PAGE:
We saw earlier this a year in October when investors shocked seasonality trends and made October excessively bullish in nature. Energy and mining shares lead rallies that returned value lost in the August corrections. The winter months were approach with the same seasonality assumptions with a Santa Claus rally looming over the hopeful wallets of investors. Black Friday brought the first bad news with sales and traffic numbers down from last year. A drawing off of consumer confidence and consumption from earlier in the year weighed on the hopes of shoppers spending more on their gifts. December's rallies were finally dashed by energy pressure from OPEC acknowledgement and encouragement of their peak production still seeking to destroy shale producers. A quarter point rate hike seemed to be just subtitle to that the larger headline. In just two weeks from December 4th to the 18th, U.S. priced oil has dropped a stunning -15.46% with no signs of higher demand. At the same time, natura

A New Era?

After hours of deliberation, the FOMC committee emerged exhausted. It had been six hours since the beginning of what some called "the changing of an era in monetary policy." The governors now stood aside and below their public leader, Janet Yellen, as her dreary eyes blinked in front of the long-awaited press conference to announce a change in the Federal Funds rate of .25%. That's right, the price of money just recently increased from 0%-.25% to .25%-.50%, a move that left the financial sector groaning and the world, wary of overheating, applauding. In at least one article, the words "day of reckoning" were used to describe the fateful day as if they were just assembled to discuss plans for the necessary destruction of the all-powerful Ring. The Federal Reserve, known for its beaucratic leisure and quiet nature, was made out to be game-changing where suddenly Yellen has decided the fate of the economy. Arguments still exist for no rate hikes but quickly become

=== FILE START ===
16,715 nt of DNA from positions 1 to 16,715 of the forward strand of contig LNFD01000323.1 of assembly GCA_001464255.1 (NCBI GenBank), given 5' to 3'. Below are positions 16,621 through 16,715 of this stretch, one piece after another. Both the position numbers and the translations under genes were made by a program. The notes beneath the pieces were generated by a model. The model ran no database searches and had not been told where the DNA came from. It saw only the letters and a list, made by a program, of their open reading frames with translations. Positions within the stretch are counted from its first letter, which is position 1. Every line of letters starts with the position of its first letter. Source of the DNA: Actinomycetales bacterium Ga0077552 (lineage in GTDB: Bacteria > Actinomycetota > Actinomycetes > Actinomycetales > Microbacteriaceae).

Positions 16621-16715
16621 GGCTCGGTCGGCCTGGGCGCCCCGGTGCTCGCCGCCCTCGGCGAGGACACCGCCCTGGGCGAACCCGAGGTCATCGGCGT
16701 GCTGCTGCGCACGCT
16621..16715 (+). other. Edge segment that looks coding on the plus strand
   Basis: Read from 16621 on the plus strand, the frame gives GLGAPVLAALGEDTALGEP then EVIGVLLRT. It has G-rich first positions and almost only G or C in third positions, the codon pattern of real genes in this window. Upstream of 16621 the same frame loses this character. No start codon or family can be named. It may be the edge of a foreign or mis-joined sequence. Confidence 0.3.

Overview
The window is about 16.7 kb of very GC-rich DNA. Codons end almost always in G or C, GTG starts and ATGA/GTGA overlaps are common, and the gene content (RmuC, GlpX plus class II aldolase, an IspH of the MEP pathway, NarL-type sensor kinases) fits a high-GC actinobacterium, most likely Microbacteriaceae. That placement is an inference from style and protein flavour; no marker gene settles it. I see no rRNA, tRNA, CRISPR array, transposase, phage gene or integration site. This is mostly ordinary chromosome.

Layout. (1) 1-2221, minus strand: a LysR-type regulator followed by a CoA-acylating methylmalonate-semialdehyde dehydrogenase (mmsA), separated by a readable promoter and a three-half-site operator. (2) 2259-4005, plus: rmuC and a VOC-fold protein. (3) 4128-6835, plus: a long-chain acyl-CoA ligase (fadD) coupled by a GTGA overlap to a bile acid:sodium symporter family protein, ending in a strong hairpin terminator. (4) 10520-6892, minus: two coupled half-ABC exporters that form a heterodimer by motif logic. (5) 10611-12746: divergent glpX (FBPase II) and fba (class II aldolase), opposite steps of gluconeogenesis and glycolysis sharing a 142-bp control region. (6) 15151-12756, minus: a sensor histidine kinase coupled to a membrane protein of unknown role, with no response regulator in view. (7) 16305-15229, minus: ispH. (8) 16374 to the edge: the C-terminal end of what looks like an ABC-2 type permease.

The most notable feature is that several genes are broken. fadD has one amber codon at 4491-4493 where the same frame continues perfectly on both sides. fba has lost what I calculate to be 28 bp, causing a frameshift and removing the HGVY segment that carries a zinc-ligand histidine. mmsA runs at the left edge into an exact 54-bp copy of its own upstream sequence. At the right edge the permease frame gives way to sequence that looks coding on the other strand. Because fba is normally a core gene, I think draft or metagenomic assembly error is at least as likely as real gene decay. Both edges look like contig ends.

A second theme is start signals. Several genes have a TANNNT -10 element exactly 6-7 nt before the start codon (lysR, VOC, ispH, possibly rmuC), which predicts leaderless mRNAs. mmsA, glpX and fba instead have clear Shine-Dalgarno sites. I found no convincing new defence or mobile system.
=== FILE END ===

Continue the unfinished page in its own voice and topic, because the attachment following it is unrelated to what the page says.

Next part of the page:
Broken Pricing In The Oil Markets